Wolf calls for the legislative to take immediate steps to fund the frontline workers and businesses, then place protection for families. By doing so, people can have confidence in the government, and Pennsylvanians can receive relief at the time of need.
At the time of the pandemic, relief is crucial as unemployment increases and people have no other means to get resources. By allowing recreational marijuana sales, funding can be available and distributed to those in need. This funding can help businesses come back to their feet, create jobs, and help the communities.
The governor also proposed other initiatives including the push for frontline workers’ hazard pay, government reform measures to support small businesses, and access to childcare. Granting these initiatives help the residents and receive more help than what the government can provide at this time.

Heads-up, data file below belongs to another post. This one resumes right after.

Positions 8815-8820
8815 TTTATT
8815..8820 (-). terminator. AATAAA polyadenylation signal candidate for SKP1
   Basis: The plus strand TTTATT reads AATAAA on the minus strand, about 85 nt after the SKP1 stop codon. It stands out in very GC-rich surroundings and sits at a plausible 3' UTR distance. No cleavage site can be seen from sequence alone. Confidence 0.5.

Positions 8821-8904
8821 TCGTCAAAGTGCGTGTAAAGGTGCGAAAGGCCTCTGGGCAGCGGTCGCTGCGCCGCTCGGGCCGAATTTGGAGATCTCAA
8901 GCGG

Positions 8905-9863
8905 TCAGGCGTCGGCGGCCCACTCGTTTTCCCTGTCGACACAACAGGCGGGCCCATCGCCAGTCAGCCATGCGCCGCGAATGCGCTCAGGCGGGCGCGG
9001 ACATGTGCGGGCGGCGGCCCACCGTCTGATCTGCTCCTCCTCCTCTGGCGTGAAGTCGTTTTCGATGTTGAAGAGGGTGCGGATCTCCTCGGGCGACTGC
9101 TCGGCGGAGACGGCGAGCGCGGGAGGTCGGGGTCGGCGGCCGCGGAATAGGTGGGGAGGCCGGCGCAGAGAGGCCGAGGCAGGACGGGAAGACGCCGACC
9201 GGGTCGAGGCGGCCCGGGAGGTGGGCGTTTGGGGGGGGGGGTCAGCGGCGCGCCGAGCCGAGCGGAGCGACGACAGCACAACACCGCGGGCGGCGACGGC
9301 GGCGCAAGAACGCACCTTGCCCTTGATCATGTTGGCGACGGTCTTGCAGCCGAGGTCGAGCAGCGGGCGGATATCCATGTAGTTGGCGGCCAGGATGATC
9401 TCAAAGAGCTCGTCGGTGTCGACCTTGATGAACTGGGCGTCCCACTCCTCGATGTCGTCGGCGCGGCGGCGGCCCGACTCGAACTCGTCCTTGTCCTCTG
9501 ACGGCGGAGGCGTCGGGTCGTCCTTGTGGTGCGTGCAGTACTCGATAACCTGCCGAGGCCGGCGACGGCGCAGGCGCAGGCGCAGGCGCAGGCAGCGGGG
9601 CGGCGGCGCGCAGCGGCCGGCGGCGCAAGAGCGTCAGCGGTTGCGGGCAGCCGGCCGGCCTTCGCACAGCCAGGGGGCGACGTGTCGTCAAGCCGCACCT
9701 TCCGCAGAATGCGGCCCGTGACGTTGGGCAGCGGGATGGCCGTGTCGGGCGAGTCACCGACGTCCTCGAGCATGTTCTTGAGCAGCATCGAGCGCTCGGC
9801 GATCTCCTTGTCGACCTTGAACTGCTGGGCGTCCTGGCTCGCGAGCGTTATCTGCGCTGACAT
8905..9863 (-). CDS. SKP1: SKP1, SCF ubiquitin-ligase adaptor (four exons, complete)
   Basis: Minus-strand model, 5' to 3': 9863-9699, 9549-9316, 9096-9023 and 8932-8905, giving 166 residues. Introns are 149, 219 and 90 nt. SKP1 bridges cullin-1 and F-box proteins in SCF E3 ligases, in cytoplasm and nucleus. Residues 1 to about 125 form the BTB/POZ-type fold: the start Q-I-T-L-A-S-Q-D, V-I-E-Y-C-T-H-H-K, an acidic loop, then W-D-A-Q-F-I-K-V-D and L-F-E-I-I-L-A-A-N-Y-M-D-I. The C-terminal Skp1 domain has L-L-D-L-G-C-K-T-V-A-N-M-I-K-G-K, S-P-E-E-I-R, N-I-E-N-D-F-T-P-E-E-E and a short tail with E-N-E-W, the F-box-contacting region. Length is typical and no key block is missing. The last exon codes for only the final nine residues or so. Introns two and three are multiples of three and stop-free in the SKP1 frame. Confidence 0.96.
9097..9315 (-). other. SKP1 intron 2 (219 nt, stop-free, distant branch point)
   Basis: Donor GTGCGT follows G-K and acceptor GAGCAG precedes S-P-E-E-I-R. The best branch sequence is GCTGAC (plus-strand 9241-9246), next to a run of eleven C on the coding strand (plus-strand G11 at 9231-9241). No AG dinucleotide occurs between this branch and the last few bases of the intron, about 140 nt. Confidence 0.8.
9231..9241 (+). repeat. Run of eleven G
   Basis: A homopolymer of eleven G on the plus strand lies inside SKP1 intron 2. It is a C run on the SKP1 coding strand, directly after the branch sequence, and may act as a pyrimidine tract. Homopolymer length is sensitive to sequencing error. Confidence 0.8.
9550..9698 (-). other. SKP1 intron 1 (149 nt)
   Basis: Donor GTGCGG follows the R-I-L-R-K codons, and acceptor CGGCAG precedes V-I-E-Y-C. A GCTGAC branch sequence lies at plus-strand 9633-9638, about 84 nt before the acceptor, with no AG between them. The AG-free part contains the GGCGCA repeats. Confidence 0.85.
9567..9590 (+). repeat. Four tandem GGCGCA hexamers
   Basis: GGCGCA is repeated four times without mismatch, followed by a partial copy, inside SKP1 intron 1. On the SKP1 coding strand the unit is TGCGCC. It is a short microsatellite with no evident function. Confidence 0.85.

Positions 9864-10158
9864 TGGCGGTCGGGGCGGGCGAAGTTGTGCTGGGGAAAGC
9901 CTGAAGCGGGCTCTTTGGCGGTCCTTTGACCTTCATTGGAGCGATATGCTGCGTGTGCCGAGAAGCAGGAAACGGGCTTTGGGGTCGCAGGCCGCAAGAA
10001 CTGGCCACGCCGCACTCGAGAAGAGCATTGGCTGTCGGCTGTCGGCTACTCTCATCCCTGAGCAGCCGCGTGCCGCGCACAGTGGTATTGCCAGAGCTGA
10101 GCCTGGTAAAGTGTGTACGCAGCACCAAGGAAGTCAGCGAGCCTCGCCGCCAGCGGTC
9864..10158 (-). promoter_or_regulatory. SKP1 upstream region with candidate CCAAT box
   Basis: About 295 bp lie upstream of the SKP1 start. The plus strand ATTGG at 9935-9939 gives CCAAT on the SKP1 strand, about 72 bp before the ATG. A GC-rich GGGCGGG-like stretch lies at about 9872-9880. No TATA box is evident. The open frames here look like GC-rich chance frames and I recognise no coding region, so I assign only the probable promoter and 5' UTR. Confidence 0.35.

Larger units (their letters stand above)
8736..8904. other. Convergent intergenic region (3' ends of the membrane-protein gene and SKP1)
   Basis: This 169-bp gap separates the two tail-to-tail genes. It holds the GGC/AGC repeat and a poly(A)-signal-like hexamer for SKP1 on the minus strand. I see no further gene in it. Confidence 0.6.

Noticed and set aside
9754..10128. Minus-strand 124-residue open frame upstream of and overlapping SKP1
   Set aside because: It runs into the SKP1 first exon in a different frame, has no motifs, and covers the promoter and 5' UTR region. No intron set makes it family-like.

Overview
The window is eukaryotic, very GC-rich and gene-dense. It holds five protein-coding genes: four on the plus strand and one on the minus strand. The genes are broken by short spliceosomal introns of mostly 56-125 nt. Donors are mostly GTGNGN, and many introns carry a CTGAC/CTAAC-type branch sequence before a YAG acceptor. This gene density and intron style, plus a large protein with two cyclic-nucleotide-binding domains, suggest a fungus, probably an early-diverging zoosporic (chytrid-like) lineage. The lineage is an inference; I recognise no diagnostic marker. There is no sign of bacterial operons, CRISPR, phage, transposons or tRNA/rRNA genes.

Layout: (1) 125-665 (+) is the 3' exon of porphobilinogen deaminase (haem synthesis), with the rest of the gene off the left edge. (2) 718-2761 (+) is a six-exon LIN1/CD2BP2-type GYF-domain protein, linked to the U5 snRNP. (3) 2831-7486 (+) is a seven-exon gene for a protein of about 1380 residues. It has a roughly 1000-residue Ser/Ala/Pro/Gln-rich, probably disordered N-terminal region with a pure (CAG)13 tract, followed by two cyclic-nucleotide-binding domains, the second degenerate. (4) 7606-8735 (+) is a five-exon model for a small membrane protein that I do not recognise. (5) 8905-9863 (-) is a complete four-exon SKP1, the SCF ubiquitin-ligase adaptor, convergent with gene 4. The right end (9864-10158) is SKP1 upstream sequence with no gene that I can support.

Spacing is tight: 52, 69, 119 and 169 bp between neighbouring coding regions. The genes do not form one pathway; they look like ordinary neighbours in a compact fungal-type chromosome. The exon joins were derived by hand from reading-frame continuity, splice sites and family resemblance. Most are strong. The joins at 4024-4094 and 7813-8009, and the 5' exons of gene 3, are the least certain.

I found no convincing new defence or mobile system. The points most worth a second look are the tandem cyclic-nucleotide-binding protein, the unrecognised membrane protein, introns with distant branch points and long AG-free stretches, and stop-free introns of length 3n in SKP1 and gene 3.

Federal Coronavirus Relief
The Pandemic Unemployment Assistance and Paycheck Protection Program aren’t enough to sustain the long months of lockdown and slowdown of business. What the state needs are to accelerate the sales for cannabis to gain more revenue.
All the efforts proposed by Gov. Wolf can be possible with the remaining $1.3 billion from federal coronavirus stimulus relief and the projected millions of revenue from cannabis revenue.
The state of Pennsylvania successfully regulated the medical marijuana industry by creating an infrastructure to oversee taxes and sales. Since the obvious success, Wolf and Gov. John Fetterman showed their support for the full legalization in the state.